Couples often have to avail themselves of these new rights near the end of their lives -” when their partners are gravely sick or dying -” and the majority of those on the GLRL board are under 40 (if not 30) and would not have had personal life experience of such in their own relationships.Â They would not be able to personally and directly realise the importance and urgency of need that occurs when one has to prove that one’s same-sex relationship exists to those who do not believe in gay relationships or to those who do not fully understand the law as it currently stands.
Even the LGQBTI community does not fully understand all our new rights passed last year, so we should not expect all those in the business and public sectors to also fully know our new rights (there were over 100 laws changed across 19 government departments -” do you know them all?).
Please support relationship registration in NSW as a necessary step on the road to full equality.Â There are couples who need a secure form of relationship proof now.
The gay community says thanks for nothing, Mr Rudd and the Labor Party, except for perpetuating homophobia by not changing your stance on gay marraige. The next time any of you start preaching to other nations about human rights remember how you have denied these same human rights to your own citizens.
On behalf of Australian Marriage Equality, I would like to thank Community Action Against Homophobia (CAAH) for organising the National Day of Action for Same-Sex Marriage in Sydney. This was indeed a historic day for gay and lesbian rights.
Ben Cooper, Emilia Lawonski, and Rachel Evans from CAAH deserve our entire community’s gratitude for taking our fight for equality to the international media stage. Not only did the protest draw over 2000 participants, they also coordinated the illegal weddings of 90 couples. I urge our community to support CAAH with donations to help them to continue to make such a meaningful difference www.caah.org.au
–” Alex Greenwich, National Secretary, Australian Marriage Equality
First and foremost, we are a gay male couple who have been together for nearly 20 years and we are very proud gay men.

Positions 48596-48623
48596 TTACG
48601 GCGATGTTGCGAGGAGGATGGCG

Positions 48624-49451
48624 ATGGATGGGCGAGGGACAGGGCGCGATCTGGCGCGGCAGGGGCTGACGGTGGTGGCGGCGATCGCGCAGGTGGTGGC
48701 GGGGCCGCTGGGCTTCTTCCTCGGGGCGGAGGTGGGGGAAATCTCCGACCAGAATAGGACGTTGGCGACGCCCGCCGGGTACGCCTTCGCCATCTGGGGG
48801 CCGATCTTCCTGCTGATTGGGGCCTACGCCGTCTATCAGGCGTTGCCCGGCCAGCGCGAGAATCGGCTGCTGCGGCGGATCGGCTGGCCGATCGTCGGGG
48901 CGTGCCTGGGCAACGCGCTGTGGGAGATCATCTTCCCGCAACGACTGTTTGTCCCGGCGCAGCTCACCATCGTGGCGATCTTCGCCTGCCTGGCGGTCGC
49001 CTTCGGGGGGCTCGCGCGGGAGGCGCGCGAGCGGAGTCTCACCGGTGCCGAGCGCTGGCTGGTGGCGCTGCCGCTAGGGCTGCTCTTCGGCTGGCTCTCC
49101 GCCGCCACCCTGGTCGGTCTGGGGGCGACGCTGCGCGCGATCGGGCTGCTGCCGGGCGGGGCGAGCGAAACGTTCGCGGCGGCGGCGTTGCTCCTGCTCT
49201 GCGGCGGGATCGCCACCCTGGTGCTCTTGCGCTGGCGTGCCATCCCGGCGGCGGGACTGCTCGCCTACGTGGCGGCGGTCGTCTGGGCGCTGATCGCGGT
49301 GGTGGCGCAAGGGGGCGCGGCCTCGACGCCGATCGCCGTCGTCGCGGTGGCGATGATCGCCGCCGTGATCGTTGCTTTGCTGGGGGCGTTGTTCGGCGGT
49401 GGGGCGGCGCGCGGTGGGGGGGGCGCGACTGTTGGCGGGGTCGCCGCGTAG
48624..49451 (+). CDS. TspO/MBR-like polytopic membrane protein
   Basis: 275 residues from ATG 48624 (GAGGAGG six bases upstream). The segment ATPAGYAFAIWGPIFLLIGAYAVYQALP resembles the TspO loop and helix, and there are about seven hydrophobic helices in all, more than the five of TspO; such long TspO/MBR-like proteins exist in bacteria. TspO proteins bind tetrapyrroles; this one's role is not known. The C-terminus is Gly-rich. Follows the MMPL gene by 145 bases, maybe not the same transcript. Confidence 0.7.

We have supported many of the changes that have been made down the long road of discrimination. However one change we do not support is this current campaign for marriage.
Civil unions, YES; marriage, NO.
The term -˜marriage’ or -˜married’ is not something we, as two gay men, want and the current campaigners do not speak for the whole gay community
In some cases, for some gay men and women, it appears they want equal rights but at the same time complain about receiving these same rights. An example being recent letters and articles about equal rights now offered by Centrelink.
We can’t have it both ways -” equal rights and then complain when we have received these equal rights.
-” William and Neil
On behalf of the National Day of Action Coalition and Community Action Against Homophobia, we would like to say thanks to all those who were involved with organising and promoting the same-sex marriage protest in Sydney. We would also like to give a special thanks to the speakers and Katrina Fox, who did an amazing job as MC, and Pastor Karl Hand for officiating over the wedding ceremony.
Also, a big thank you to those who marched and to those who were illegally married. Congratulations to you all, without you this day would not be possible and you have all played a big part in creating momentum for legalising same-sex marriage in Australia.
The National Day of Action saw the largest turnouts for same-sex marriage ever in the history of the event. We are disappointed in the Rudd Government’s refusal to listen to the people and remove the ban on same-sex marriage.
We’d also like to take this opportunity to thank Sydney Star Observer for officially endorsing this year’s National Day of Action for Same-Sex Marriage. To have the endorsement of SSO meant a great deal to us.
We look forward to continuing the fight for same-sex marriage in the coming months and to organising an even bigger event next year and every year until we are equal.
-” Ben Cooper and Emilia Lawonski, CAAH Sydney